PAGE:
Braden Holtby is proposing an $8 million salary.
The Washington Capitals are suggesting $5.1 million.
That’s according to CBC Sports reporter Tim Wharnsby, as the the two sides are scheduled to go to arbitration on Thursday.
Now, obviously, Holtby doesn’t really expect to get $8 million, just the same as the Caps don’t expect to get the 25-year-old goalie for a bargain $5.1 million. That’s just how arbitration works. Each side makes the strongest case it can.
The NHL’s highest cap hit for a goalie belongs to Henrik Lundqvist, at $8.5 million. And hey, the Holtby camp could argue* that Holtby actually has the same career save percentage as Lundqvist (.921).
Of course, the Caps could point to Cory Schneider having a .925 career save percentage, and his cap hit is only $6 million.
According to the Washington Post’s Alex Prewitt, in regular negotiations, the Caps were offering around $5.5 million while Holtby was asking for $6.5 million.
*As noted in the comments, only comparables that cover RFA years can be used in arbitration. But the point stands: Holtby has very good career numbers. If not Lundqvist, he could argue he deserves what Sergei Bobrovsky, 26, will make in Columbus next season.
On Friday, the Rangers locked in some goaltending depth by signing Magnus Hellberg.
Hellberg, acquired from Nashville on the opening day of free agency, agreed to a two-year pact, according to his representation (A.M.A Sports Agency). No word yet on the financials.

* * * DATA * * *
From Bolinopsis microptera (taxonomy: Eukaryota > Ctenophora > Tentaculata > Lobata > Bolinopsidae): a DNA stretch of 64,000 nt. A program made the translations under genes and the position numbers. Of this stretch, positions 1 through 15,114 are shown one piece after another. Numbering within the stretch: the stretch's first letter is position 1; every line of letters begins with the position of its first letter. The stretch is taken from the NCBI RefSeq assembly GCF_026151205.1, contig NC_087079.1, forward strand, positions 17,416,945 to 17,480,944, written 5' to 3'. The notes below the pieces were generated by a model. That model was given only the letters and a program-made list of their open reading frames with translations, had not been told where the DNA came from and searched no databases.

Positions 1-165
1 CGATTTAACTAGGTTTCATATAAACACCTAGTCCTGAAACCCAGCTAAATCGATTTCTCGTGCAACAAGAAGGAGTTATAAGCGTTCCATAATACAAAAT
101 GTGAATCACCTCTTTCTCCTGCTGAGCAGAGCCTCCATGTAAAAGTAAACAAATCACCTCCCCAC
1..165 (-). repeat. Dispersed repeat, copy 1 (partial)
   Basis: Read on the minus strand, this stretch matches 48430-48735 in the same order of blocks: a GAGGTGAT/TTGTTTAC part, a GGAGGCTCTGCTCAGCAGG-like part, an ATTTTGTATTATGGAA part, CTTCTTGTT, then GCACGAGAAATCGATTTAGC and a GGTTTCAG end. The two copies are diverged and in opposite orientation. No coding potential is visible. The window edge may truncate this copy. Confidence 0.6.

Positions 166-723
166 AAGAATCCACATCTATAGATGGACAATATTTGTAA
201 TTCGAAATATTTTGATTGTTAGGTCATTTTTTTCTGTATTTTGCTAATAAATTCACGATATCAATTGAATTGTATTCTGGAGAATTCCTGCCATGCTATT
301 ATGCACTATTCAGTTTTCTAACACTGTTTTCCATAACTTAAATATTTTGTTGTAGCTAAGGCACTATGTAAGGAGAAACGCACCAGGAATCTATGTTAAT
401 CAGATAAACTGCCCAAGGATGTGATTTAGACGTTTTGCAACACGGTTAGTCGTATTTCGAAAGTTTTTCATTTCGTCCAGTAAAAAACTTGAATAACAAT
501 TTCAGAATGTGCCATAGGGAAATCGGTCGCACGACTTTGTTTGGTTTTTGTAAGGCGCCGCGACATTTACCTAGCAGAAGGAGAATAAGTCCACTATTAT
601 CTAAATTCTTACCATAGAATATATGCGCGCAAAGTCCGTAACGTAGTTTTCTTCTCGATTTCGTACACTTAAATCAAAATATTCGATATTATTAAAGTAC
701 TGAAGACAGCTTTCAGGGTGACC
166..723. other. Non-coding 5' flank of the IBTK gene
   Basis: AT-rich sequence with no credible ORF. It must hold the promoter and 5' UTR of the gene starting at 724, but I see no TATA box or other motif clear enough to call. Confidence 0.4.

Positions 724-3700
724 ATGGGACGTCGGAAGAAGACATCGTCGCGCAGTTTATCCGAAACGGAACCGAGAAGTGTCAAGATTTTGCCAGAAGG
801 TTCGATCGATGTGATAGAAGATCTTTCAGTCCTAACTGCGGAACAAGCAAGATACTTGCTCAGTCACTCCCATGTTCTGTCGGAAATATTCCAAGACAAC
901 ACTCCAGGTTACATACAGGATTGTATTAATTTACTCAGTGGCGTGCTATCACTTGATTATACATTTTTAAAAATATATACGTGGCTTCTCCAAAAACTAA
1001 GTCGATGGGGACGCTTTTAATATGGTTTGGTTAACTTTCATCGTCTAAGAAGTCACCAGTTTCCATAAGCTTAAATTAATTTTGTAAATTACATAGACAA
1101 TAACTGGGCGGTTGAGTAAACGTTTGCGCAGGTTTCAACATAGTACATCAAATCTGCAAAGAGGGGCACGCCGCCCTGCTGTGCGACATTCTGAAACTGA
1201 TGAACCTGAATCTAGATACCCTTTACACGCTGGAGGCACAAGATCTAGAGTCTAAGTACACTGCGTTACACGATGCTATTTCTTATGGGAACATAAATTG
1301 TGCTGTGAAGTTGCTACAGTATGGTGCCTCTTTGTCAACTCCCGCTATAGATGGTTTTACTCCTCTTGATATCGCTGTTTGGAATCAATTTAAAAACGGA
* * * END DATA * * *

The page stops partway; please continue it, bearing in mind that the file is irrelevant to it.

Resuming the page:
The first goalie taken at the 2011 draft, one spot ahead of Anaheim’s John Gibson, Hellberg has only played in one NHL game — a 12-minute appearance in which he allowed one goal — and spent most of his time in North American shuttling between the ECHL and AHL.
Last year, Hellberg went 15-10-6 with AHL Milwaukee, posting a 2.33 GAA and .913 save percentage. He was dealt to the Rangers party because of the depth of Nashville’s goaltending group, which includes Marek Mazanec and Finnish national team member Juuse Saros.
With New York, Hellberg will enter the season battling for the No. 3 netminder position behind Henrik Lundqvist and Antti Raanta, acquired from Chicago at the draft. Mackenzie Skapski will also be in the running for that third-string spot, but not until he returns from hip surgery that’s expected to sideline him until November.
The Buffalo Sabres rounded out Dan Bylsma’s coaching staff on Friday, hiring former Chicago Blackhawks goalie development boss Andrew Allen as their new goalie coach.
Allen, 38, replaces the outgoing Arturs Irbe.
A former AHL and ECHL netminder, Allen was with Chicago for the last four seasons, spending the majority of his time tutoring netminders with the club’s AHL affiliate in Rockford. During Allen’s tenure, a number of solid backups rose through the ranks: Carter Hutton (now Pekka Rinne’s No. 2 in Nashville), Antti Raanta (now Henrik Lundqvist’s backup in New York) and Scott Darling (now Corey Crawford’s backup in Chicago).
In Buffalo, Allen will work with newly-acquired starter Robin Lenher and No. 2 Chad Johnson, acquired at last season’s trade deadline.
With this hire, Bylsma’s staff is now complete — Allen will join assistant coaches Terry Murray, Dave Barr and Dan Lambert on the Sabres’ bench.